Over the last decade, costs of offshore wind electricity have fallen by around two-thirds, from £150/MWh to under £50/MWh. The dramatic falls in the cost of wind and solar capacity will likely see the vast majority of current gas capacity replaced by turbines and panels. A more flexible electricity system is needed to accommodate the variable supply from technologies driven by the weather.

This generally involves utilising four ‘flexibility mechanisms’:

  • Interconnectors that allow the UK’s power grid to export renewable energy or import it from a much larger geographic area
  • Demand side management, incentivising the shift of non-essential industrial and household processes to times when electricity supply is abundant
  • Increasing storage of electricity (for example in batteries or pumped hydro facilities), allowing it to be ‘banked’ when generated but not needed, then released when demand rises. Batteries of electric vehicles plugged in with ‘smart’ chargers could provide a nationwide ‘distributed battery’
  • Boosting the number of small gas ‘peaking’ plants, which are able to respond rapidly to fluctuations in demand
Sheringham Shoal Wind Farm
The UK's Sheringham Shoal Wind Farm. Photo by Harald Pettersen

To update the existing ‘Smart systems and flexibility plan’ published in 2017, the Energy White Paper commits to a new Plan in 2021 that will detail the progress made and work needed to manage an electricity system largely based on renewables and manage electric vehicle infrastructure, like charging. The UK has also taken a lead in a number of these areas, pioneering new techniques to aggregate and manage storage, and cutting-edge technology firms that allow people more visibility (and therefore control) over their energy demand.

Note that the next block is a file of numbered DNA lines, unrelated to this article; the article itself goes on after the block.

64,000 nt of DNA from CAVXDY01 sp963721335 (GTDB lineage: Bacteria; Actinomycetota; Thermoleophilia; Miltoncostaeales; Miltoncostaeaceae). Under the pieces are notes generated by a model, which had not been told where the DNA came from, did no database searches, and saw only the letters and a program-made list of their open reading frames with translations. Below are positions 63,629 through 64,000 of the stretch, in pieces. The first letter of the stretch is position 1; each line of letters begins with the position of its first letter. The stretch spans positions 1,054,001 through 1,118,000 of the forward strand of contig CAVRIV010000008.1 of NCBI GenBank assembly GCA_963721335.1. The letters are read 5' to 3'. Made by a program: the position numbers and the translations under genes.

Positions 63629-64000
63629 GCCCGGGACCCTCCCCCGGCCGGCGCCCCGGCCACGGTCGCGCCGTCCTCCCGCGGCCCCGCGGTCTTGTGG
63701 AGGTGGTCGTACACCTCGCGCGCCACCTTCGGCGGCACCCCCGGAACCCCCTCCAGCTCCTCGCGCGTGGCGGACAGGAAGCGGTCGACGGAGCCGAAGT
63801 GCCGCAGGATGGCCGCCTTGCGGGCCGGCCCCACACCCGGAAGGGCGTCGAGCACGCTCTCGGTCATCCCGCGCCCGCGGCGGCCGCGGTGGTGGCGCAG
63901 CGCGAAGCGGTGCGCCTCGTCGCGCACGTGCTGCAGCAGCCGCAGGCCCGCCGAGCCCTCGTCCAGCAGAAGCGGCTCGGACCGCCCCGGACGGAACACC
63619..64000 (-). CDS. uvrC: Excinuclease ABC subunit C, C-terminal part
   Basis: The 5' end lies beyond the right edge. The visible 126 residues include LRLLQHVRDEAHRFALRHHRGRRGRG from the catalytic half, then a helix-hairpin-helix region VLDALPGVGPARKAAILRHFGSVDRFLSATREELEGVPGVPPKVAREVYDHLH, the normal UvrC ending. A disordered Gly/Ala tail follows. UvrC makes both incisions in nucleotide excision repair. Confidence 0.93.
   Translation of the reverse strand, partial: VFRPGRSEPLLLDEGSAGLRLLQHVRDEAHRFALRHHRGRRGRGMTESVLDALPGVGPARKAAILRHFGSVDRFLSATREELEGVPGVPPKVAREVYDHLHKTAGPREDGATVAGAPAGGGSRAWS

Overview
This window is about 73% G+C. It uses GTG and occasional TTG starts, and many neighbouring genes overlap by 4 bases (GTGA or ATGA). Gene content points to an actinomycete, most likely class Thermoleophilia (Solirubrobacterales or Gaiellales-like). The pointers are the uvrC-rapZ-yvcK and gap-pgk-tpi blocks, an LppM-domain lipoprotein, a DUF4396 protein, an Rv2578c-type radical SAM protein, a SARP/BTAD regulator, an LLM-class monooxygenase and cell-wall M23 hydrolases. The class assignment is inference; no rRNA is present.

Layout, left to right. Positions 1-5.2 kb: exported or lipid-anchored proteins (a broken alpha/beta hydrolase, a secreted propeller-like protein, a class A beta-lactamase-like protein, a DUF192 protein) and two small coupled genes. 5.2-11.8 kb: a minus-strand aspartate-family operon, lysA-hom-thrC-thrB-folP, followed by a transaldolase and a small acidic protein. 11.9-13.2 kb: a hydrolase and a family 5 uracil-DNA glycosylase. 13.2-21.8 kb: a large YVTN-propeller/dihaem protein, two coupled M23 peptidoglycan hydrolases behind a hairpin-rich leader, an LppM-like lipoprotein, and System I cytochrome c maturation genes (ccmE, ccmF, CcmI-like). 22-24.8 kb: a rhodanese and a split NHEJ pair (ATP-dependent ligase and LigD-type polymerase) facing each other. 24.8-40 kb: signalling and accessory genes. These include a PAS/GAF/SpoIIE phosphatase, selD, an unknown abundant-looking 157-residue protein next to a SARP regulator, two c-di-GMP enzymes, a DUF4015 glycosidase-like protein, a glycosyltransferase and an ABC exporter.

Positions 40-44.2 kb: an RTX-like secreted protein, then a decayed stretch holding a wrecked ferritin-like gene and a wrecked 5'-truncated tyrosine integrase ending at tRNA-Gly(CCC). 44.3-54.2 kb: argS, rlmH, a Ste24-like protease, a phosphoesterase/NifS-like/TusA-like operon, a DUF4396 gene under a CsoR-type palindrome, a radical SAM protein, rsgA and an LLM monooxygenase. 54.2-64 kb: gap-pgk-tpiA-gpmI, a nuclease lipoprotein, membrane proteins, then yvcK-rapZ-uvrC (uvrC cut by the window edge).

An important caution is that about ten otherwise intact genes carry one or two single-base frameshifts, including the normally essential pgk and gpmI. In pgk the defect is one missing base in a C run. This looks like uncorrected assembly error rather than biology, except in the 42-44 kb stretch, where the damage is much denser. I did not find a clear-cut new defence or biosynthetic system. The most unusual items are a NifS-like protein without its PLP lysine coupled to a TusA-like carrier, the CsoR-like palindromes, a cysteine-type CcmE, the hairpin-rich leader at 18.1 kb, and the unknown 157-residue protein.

The benefits of moving to a smarter energy system are vast, estimated at up to £8 billion per year by 2030 by the National Infrastructure Commission, or £17-40 billion by 2050 by researchers at Imperial College London.


Predicting the exact shape of the electricity system in decades to come is a difficult and complicated task, and often fails to account for disruptive technologies that can upend the ‘normal’ order. That being said, National Grid’s most recent models of the future of the energy system sees carbon intensity for the power sector getting to below zero by the mid-2030s (down from around 200 g/kWh today); so extending all the way to zero emissions is not fanciful.

Power sector carbon intensity
All models for the future of the power sector that are aligned with net zero (all scenarios in the figure above, minus steady progression which does not meet net zero) see the carbon intensity of the power sector getting to below zero by the mid-2030s. Source: National Grid Future Energy Scenarios 2020.

This is based on rapid expansion of renewable and nuclear capacity during the 2020s and widespread take up of electric vehicles. Taking this scenario all the way to zero emissions could be done by more investment in renewable energy and flexible technologies, or by the deployment of carbon capture and storage (CCS). The power sector could even become a net absorber of carbon dioxide if negative emission technologies are rolled out, which are likely to be needed sto reach net zero emissions across the economy.

The 2018 National Infrastructure Assessment found that a switch towards low-carbon and renewable sources for power and heating would see householders pay the same in real terms for their energy in 2050 as they do today. The Government’s response to this assessment is yet to be seen.

Some scenarios have been modelled that are based on 100% renewable energy, but the general consensus is that a mixture of low carbon technologies, including nuclear power, will be used to decarbonise the power sector.